AFRICA

    FILE - Burundi nationals from across the U.S. and Canada, along with supporters, demonstrate outside U.N. headquarters, calling for an end to political atrocities and human rights violations unfolding in Burundi under the government of President Pierre Nkurunziza on April 26, 2016, in New York.

    UN Human Rights Chief: Burundi May Explode Into Ethnic Violence

    Burundian government accuses the UN of a campaign of distortion 

    FILE - Moroccan historian and journalist Maati Monjib standing outside the local headquarters of a human rights group in Rabat, Morocco.

    Free Speech on Trial in Morocco

    Rights activists say this trial sets a dangerous precedent against free speech in the North African kingdom. 

    The migrant ship that sank off Sicily last year with an estimated 700 people onboard is being recovered by the Italian Navy, June 28, 2016. The navy says it's raised the boat toward the surface from a depth of more than 1200 feet. (Italian Navy photo))

    Italian Navy Recovers Migrant Shipwreck

    Ship, believed to have carried at least 700 African migrants, sank in April 2015 

    FILE - Athletes exercise in the early morning in the sports ground of the University of Eldoret in western Kenya, March 21, 2016.

    Kenyan Olympic Champion Blames Greed, Ignorance for Doping Rise

    East African nation famed for middle and long distance athletics prowess has come under increasing global scrutiny following failed doping cases involving elite athletes 

    Map of Zambia

    Zambia Police Cracking Down on Independent Media

    Police arrested the Post newspaper's editor-in-chief, his wife, and the deputy managing editor 


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    Tunisian Fishing Town Searches for Jobs, Local Development Solutionsi
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    June 23, 2016 7:34 PM
    As the European Union tries to come to grips with its migrant crisis, some newcomers are leaving voluntarily. But those returning to their home countries face an uncertain future.  Five years after Tunisia's revolution, the tiny North African country is struggling with unrest, soaring unemployment and plummeting growth. From the southern Tunisian fishing town of Zarzis, Lisa Bryant takes a look for VOA at a search for local solutions.
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    Video Tunisian Fishing Town Searches for Jobs, Local Development Solutions

    As the European Union tries to come to grips with its migrant crisis, some newcomers are leaving voluntarily. But those returning to their home countries face an uncertain future.  Five years after Tunisia's revolution, the tiny North African country is struggling with unrest, soaring unemployment and plummeting growth. From the southern Tunisian fishing town of Zarzis, Lisa Bryant takes a look for VOA at a search for local solutions.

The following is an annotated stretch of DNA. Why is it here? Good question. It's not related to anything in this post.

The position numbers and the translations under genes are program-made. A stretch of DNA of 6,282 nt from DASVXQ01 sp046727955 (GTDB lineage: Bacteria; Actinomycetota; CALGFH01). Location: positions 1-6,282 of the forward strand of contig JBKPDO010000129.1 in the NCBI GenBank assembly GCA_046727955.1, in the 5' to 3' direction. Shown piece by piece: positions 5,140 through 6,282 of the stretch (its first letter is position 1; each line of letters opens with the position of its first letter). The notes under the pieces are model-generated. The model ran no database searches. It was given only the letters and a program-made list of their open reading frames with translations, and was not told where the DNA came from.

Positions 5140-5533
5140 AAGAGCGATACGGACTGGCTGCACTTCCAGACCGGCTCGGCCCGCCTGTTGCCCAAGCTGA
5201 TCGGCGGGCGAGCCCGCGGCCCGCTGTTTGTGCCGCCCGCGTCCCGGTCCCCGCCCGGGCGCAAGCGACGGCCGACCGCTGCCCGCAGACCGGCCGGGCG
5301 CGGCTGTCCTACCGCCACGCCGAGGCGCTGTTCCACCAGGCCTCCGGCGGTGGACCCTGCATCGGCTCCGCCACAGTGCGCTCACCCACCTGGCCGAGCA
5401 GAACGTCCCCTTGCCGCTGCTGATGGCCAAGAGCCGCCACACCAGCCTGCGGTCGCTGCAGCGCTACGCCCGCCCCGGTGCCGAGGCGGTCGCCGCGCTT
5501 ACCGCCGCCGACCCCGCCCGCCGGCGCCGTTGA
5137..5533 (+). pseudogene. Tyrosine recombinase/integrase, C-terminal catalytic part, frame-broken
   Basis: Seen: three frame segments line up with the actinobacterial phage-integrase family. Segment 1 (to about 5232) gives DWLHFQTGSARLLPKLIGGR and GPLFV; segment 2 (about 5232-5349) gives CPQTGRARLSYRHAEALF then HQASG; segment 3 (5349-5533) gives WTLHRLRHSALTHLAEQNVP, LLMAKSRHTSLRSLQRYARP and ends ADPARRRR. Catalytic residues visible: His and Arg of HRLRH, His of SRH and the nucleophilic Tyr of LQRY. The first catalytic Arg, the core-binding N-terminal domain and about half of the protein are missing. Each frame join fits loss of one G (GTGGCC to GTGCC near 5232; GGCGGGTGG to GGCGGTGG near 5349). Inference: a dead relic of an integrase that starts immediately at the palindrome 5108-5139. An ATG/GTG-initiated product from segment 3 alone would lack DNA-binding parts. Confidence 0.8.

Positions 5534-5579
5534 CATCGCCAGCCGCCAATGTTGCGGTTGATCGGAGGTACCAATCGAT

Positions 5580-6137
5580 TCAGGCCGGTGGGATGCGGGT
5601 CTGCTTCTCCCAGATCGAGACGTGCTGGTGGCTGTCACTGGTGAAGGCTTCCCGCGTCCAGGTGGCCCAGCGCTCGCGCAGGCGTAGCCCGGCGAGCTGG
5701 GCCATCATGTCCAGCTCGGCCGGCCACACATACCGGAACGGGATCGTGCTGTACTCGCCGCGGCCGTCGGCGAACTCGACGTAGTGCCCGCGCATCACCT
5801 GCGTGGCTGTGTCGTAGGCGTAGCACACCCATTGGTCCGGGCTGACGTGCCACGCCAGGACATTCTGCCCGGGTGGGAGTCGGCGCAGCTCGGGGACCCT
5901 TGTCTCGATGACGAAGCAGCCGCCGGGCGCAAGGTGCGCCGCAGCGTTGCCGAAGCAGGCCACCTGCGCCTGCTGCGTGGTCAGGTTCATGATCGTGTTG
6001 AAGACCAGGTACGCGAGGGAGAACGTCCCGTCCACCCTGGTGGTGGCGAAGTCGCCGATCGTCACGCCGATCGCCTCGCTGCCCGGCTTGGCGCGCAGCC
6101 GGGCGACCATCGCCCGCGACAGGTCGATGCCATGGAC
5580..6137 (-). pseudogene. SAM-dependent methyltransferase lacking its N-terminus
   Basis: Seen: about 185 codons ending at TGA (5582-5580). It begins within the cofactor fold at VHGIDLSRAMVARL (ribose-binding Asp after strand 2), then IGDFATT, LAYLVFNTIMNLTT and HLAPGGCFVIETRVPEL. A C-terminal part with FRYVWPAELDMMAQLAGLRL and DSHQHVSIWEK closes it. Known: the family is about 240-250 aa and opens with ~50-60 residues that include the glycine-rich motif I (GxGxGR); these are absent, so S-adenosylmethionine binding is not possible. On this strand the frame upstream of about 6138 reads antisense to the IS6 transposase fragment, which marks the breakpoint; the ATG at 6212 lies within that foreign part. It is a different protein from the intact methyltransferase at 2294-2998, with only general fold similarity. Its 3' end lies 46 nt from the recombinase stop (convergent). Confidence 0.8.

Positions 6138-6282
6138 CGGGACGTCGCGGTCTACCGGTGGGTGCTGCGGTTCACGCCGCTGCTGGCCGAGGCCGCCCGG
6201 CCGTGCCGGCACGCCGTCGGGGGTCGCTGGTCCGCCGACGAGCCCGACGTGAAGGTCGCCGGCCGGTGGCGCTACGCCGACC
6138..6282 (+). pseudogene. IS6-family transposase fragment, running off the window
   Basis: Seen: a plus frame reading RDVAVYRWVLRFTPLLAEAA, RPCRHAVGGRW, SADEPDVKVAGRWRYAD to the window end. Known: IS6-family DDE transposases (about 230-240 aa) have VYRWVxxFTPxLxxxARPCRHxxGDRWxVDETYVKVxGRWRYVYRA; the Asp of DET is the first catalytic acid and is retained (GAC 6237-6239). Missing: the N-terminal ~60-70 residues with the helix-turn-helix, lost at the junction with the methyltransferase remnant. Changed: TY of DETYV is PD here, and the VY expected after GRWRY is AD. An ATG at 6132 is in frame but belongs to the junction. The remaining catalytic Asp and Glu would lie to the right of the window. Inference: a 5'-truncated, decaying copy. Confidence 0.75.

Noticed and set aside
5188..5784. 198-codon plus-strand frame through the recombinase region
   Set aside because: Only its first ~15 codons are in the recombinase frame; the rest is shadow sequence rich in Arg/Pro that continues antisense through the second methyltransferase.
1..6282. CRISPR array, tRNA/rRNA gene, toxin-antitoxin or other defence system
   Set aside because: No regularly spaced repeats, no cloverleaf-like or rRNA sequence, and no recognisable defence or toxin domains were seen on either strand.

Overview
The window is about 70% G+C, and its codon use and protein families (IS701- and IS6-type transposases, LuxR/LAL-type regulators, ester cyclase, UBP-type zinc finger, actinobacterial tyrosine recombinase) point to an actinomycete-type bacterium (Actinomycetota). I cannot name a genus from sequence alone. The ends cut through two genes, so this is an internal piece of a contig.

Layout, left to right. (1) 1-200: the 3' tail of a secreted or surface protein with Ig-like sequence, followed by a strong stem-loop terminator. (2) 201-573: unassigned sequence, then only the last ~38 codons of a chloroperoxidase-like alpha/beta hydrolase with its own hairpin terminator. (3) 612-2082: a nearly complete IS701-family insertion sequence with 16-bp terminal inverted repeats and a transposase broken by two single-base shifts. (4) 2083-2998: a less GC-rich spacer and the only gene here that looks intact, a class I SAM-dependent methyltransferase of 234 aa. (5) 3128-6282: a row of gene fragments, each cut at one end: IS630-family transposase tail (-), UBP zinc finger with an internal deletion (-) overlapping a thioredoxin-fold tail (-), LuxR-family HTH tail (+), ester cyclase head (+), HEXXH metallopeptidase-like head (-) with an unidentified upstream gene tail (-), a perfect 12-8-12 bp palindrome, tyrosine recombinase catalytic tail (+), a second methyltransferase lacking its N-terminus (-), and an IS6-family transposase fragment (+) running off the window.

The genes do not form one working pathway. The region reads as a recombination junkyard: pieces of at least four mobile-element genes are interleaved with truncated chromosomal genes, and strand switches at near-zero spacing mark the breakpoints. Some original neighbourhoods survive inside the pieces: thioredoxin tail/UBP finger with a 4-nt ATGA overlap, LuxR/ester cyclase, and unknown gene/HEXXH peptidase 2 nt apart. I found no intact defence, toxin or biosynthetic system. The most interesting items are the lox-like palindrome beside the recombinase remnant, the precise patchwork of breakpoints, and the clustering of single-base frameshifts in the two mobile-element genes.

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    Video Senegal to Park Colorful ‘Cars Rapides’ Permanently

    Brightly painted cars rapide are a hallmark of Dakar, offering residents a cheap way to get around the capital city since 1976. But the privately owned minibuses are scheduled to be parked for good in late 2018, as Ricci Shryock reports for VOA.
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    Video World Refugee Day Marked as a Record 65 Million People Displaced

    Monday marks World Refugee Day, and the U.N. refugee agency says the number of people forced to flee their homes is now at the highest level ever recorded. The UNHCR says it is inevitable more people will continue to flee war and poverty, and the world must improve its response. Henry Ridgwell reports from London.
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    Video Migrant Arrivals in Italy Soar as Dangers Increase in Libya

    The number of migrants arriving in Italy from North Africa more than doubled from April to May, according to the latest figures from the European Union. EU officials say the sharp rise was not caused by the closure of the route further east through Greece and the Balkans, but rather by an increase in migrants traveling from across Africa. Henry Ridgwell reports.
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    Video Refugee Athletes to Compete as Team at Rio Olympics

    Kenya is hosting five of the 10 refugee athletes who will compete in this year's Rio Summer Olympics as part of a new Refugee Olympic Team. The International Olympic Committee says it hopes the team will be a “symbol of hope,” and a reminder of the magnitude of the global refugee crisis. For VOA, Lenny Ruvaga reports.
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    Video With Sadness, But No Regrets, South Africa Remembers Tragic Soweto Uprising

    South Africa is marking 40 years since the Soweto student uprising, which marked a pivotal turn in the fight against apartheid. As the nation looks back on the tragic, violent protests, both old and young say their nation is better for it but still far from perfect. VOA's Anita Powell reports from Soweto.
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    Video South Sudan Rapper Speaks Out Despite Threats

    In South Sudan, rapper Lual D'awol uses his music to speak out against a government with a reputation for silencing dissenting voices. VOA's Jason Patinkin reports from Juba.
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    Video In Shuttered Refugee Camp, African Migrants Nurse Dreams of a Better Life

    Libya has become an important transit point for migrants, but since 2011, conflict has also driven many Libyans and foreign workers from the country. Roughly 300,000 people ended up at a UN refugee camp just across the border in Tunisia. By the time the camp closed in 2013, some had received refugee status; many others were repatriated. But several dozen Africans, whose asylum applications were rejected, refused to leave. Lisa Bryant reports.
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    Video South Sudan War Vets Find New Life in Wheelchair Basketball